Armenian law reserves 41 of the 131 seats in the National Assembly for such constituencies. The remaining deputies are elected on the party list basis.
The country’s leading opposition forces have long been demanding that the system of proportional representation be extended to the entire assembly, saying that it carries more safeguards against electoral fraud. They say voters electing individual parliamentarians in their districts are more vulnerable to government intimidation and vote buying.
The opposition says this is the reason why opposition candidates rarely win in the single-mandate districts. The vast majority of those seats are now held by wealthy and government-connected individuals.
Senior lawmakers from the ruling Republican Party (HHK) and its coalition partner, the Prosperous Armenia (BHK), dismissed the opposition arguments at a roundtable discussion in Yerevan. They argued that most Armenian parties are small and have few members and structures outside Yerevan.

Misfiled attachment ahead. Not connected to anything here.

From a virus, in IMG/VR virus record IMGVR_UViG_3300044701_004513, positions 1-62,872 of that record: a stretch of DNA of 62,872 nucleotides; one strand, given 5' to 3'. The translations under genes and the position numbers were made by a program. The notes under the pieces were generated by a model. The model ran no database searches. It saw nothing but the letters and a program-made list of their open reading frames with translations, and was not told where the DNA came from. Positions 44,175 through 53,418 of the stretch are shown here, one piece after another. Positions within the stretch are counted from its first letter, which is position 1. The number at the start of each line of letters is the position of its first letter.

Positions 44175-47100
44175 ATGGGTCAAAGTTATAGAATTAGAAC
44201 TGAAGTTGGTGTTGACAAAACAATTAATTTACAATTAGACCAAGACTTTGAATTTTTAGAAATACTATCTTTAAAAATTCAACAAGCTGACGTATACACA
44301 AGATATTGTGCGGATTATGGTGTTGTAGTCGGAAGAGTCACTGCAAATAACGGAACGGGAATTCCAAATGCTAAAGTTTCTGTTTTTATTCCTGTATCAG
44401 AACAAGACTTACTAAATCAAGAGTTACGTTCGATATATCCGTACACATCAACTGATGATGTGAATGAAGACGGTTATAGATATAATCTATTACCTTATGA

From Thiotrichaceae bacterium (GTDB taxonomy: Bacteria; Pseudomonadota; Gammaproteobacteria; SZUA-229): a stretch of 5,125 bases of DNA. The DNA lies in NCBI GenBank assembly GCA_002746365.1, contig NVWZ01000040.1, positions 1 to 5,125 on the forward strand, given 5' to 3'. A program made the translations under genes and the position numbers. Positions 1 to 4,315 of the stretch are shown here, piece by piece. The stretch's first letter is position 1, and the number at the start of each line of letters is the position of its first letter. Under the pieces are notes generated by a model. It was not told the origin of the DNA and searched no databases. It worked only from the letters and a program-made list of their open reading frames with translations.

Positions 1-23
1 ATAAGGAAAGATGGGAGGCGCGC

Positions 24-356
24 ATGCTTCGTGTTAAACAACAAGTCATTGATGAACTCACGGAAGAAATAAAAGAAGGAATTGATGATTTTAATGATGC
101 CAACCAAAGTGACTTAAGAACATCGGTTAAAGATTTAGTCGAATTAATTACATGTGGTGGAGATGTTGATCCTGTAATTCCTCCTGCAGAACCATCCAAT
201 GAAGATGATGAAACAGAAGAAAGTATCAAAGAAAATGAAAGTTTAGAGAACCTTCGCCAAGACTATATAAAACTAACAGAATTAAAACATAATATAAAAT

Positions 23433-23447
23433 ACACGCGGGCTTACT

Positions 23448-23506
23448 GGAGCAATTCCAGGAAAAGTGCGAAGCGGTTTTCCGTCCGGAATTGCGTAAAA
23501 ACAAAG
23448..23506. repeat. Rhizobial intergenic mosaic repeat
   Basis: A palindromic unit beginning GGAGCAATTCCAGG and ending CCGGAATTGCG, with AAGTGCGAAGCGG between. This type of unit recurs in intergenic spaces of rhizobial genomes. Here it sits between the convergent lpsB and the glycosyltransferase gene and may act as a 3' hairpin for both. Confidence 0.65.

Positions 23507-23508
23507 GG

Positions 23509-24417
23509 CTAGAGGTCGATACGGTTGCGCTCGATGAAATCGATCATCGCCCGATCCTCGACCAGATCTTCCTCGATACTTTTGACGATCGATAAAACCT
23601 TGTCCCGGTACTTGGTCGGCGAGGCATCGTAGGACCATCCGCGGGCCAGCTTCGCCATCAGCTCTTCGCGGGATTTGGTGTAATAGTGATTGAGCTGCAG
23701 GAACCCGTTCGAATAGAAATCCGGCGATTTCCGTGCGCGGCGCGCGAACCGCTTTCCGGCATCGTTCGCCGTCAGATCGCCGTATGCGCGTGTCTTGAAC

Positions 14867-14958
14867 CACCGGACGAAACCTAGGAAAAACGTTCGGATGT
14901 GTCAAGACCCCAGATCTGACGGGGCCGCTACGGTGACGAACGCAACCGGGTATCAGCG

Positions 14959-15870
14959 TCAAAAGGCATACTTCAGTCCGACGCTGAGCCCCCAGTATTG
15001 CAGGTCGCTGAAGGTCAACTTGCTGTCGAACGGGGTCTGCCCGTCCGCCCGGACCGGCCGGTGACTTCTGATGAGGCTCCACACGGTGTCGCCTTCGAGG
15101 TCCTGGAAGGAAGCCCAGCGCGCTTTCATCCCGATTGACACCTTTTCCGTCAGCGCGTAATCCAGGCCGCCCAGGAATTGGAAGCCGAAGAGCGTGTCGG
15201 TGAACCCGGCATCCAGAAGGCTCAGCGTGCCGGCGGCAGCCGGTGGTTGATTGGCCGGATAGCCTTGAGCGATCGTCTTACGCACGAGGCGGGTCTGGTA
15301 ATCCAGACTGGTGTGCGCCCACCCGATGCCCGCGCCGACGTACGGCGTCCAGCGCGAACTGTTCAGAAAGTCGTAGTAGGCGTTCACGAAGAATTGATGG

“In order to have a 100 percent proportional representation system, we need to form an environment in which political forces have a 100 percent involvement in political life,” said the HHK’s Hovannes Sahakian.
“Let’s not forget that our constitution guarantees a person’s right to elect and get elected,” said the BHK’s Naira Zohrabian. “And if we switch to a 100 percent proportional representation system, then what should we do with that constitutional provision?”
Opposition figures attending the debate disagreed. Ruben Hakobian, deputy chairman of the Zharangutyun (Heritage) party, described the individual constituencies as “hotbeds of evil,” while Armen Rustamian, a leader of the Armenian Revolutionary Federation, said elections held there facilitate “reproduction” of incumbent authorities.